By Steve Blais

Let’s face it, the majority of HR departments simply record and store employee data.  What else is there to do with the information?  HR departments have to answer questions about the employees – how long have they worked for the company, when were they first hired, how much leave do they have on the books, when was their last pay increase, what proficiency levels have they achieved, and so forth.  Since the typical company does not employ tens of thousands of employees at one time, searching a database of employees or even going through paper files is not that onerous.

But there are larger questions:  questions that are asked about employees in aggregate that may require views of all employees over time which means that a company that has 500 employees at any one time but has been in existence for 150 years now has a large amount of data on hand in some format.

The typical questions HR is called on to answer today include:

  • How long does it take to find the right new hire?
  • What is our current employee turnover rate?
  • Which employees are eligible for a promotion to that specific position?
  • How should we handle an employee discrimination or harassment complaint?

But what if we could go a step further and answer some really /more significant questions that would help the organization’s mission? The important factor in all of the benefits that can accrue from a data analytics program for HR is the initiating question.  Many questions might flow naturally but have been suppressed over time because there is no way to obtain answers to the questions.  They become rhetorical in nature and the curious person with the question realizes that the answer to the question might be extremely beneficial, but in reality, there is no way to get that answer.  For the most part, however, with today’s analytics there is a way to get those answers, and what we need to do is to bring back those questions.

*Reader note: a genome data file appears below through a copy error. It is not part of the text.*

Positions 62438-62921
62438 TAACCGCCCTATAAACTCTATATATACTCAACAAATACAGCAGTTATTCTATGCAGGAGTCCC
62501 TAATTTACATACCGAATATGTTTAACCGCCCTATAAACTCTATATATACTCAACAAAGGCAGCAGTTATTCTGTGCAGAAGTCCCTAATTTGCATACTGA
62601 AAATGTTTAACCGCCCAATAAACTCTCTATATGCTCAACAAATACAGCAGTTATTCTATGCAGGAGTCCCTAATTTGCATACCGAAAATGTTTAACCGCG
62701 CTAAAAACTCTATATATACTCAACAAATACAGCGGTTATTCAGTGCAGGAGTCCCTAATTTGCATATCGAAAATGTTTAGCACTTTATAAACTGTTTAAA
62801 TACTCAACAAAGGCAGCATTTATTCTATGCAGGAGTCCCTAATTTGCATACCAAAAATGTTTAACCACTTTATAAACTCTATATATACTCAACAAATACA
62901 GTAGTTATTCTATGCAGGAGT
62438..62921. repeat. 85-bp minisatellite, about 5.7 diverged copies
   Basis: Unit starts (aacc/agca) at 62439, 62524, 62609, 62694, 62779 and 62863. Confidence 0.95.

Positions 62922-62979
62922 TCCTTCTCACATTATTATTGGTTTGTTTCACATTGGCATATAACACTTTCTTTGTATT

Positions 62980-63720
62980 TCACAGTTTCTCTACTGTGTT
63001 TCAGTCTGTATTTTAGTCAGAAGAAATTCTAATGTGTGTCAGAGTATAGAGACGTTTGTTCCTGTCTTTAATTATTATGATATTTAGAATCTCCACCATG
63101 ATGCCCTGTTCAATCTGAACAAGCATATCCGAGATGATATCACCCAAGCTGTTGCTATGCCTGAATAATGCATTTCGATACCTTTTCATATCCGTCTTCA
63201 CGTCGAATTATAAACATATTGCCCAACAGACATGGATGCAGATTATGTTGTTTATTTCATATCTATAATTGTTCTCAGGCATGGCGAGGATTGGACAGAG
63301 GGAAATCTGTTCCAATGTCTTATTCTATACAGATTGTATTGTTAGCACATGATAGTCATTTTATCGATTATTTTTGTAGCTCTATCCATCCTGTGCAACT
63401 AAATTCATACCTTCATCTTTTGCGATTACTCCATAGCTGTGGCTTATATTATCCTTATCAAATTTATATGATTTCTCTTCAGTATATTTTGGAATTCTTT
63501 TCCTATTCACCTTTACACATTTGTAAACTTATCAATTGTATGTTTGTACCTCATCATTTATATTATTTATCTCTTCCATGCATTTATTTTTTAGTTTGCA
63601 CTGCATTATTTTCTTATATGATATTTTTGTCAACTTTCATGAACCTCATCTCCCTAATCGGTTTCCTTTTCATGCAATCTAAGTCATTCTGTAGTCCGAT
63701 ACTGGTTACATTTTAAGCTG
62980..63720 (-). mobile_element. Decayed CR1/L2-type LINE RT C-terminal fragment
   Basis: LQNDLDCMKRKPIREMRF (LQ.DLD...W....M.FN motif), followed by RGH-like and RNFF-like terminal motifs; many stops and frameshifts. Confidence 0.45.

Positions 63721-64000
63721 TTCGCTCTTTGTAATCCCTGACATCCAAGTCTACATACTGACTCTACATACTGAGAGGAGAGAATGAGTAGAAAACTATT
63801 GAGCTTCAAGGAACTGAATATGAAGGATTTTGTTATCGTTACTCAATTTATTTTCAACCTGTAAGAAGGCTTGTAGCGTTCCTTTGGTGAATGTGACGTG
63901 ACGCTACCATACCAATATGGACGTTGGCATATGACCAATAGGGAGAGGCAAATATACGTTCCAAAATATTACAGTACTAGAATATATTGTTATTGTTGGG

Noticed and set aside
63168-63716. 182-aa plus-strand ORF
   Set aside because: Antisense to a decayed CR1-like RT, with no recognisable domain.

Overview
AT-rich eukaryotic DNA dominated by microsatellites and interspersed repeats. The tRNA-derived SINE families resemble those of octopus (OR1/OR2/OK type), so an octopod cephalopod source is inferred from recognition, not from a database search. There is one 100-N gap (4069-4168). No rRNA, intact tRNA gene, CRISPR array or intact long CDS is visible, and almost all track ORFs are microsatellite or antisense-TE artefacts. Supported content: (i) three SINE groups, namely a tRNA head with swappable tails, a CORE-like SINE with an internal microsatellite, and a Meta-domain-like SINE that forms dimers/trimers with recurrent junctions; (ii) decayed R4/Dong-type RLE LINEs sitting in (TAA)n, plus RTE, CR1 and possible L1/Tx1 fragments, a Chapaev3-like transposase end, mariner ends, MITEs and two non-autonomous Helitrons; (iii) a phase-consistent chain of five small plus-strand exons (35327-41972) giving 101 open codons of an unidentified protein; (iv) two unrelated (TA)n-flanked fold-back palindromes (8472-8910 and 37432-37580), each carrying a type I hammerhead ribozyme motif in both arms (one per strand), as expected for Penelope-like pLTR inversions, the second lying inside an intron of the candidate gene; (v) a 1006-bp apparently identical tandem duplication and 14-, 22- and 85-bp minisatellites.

Questions like:

  • Of those employees who left, how many might be considered regretted loss?
  • Which employees are most likely to leave within the next year?
  • Where can we find the best candidates to fit our staffing requests?
  • How can we speed up the recruitment and hiring process?
  • What constitutes the most likely candidate profile for success in our software development department?
  • Which of our new hires will become top performers in the next two years? And, conversely, which of our new hires will move on to other companies after two years, or be asked to leave?
  • Can you relate time connected remotely to the organization (from home during the pandemic) to productivity – either increase or decrease?
  • How can you monitor staff productivity while working from home without violating privacy policies?

Many of these and other questions asked by and of HR require access to multiple sources of data both within and outside of the organization.  For example, to determine whether employee engagement actually increases productivity, one would need to access and analyze the employee engagement surveys and the financial productivity statistics, likely located in two widely divergent areas of the organization’s databases.